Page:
Awhile ago, I was listening to a debate on Intelligence Squared (I2) between Christopher Hitchens and Stephen Fry on one side, up against Archbishop John Onaiyekan and Ann Widdecombe on the other over whether the Catholic Church was a force for good in the world or not. You can listen to it yourself here. Hitchens was a journalist and writer. Stephen Fry is an actor. You can guess what Onaiyekan does and Widdecombe was (is?) a British politician.
I typically love listening to debates on I2. The panel is usually full of experts, and I always gain from them. But this particular one bothered me deeply. It’s not that the side against the Catholic Church didn’t raise what I can relate to as difficult issues. Hitchens at one point berrated the church for denying homosexuals – of which Stephen Fry is one – communion. It was a very emotional and personal moment, and you can hear the indignation in his voice. It’s not like being Catholic or believing Catholic doctrine makes for an easy life.
But the debate was not about whether the Catholic Church had certain aspects about it that were distastful or hard to swallow. The debate was about whether the Catholic Church could be called a force for good in the world. Overall, could we say that the church made the world a better place? And with one small section of Ann Widdecombe’s speech, the debate should have been over. Her words are worth stating without paraphrasing:
…when we ask whether the Catholic Church is a force for good, let’s just try to imagine a world today without, for example, the billions of pounds that have poured into overseas aid by the Catholic Church, contributing year on year more than any single nation. Imagine the developing world being left without the input of the medicine and the education that was brought to it by the missions. Imagine the absence of those collections Sunday upon Sunday for famine relief. Imagine the absence of the church in the local community. We play a vital role. And you don’t need to be a Catholic to acknowledge that we play that role.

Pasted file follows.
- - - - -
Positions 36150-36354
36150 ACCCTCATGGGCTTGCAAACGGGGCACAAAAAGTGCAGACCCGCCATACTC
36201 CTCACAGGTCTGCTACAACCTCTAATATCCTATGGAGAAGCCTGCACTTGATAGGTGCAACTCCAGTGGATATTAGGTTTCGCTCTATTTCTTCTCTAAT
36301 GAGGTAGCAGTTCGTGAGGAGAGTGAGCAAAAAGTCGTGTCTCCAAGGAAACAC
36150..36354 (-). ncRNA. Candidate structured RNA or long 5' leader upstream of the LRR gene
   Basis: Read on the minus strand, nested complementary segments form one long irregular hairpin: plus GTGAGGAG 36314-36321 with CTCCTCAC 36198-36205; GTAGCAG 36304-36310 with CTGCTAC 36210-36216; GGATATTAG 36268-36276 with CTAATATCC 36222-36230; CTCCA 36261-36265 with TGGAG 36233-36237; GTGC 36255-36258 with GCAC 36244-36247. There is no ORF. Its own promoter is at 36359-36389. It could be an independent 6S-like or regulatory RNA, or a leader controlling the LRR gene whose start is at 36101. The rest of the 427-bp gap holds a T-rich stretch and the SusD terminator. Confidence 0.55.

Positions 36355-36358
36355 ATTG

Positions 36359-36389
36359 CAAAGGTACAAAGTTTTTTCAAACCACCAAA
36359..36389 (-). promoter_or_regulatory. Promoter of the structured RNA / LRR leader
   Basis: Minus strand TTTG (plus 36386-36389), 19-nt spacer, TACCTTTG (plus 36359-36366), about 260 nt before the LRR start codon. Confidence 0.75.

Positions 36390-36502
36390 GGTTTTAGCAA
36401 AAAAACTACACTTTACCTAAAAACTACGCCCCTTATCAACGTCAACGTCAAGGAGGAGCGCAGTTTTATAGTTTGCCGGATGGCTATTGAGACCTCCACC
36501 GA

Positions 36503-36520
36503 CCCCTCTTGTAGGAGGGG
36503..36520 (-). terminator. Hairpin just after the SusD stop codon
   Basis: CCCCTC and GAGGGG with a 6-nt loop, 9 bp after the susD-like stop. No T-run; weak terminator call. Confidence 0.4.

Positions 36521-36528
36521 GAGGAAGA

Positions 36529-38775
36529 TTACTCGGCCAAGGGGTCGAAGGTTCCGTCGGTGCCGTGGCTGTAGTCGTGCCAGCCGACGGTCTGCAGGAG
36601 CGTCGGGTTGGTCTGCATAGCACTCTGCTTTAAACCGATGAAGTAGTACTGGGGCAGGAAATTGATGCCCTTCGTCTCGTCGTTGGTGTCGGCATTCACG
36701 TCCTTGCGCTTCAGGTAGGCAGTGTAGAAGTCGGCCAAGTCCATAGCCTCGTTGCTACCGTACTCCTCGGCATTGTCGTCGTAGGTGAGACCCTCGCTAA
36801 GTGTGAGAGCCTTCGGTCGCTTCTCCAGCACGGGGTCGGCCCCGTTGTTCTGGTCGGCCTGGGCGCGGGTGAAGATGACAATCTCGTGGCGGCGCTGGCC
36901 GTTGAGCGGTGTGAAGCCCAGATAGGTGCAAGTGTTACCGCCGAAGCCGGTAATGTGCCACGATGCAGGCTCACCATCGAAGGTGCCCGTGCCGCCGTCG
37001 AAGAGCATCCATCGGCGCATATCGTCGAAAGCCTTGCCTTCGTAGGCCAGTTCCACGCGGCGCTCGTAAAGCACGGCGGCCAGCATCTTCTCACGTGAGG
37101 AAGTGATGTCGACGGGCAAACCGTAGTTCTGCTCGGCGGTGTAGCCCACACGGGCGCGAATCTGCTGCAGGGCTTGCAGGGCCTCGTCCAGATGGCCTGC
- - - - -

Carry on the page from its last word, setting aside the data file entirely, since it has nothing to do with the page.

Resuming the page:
As I said, the comment should have ended the debate, but it didn’t. Far from it. By the end of the evening, 2/3 of the people who came in supporting the idea that the Catholic Church was a force for good stopped believing it. And nearly everyone who came in undecided took the side against the church as well.
I kept thinking, “How did this happen?” How can so many people hear, forcefully, plainly, and without any contrary evidence that the Catholic Church does so much good in the world, and yet still walk away believing it’s warts outweighed it’s accomplishements? That the few priests who were child molesters outweighed the vast majority who were carrying the burdens of their congregations with them? I suppose it would be better, according to them, that the poor be left to die in the streets than that they should hear another homily about contraception and traditional marriage.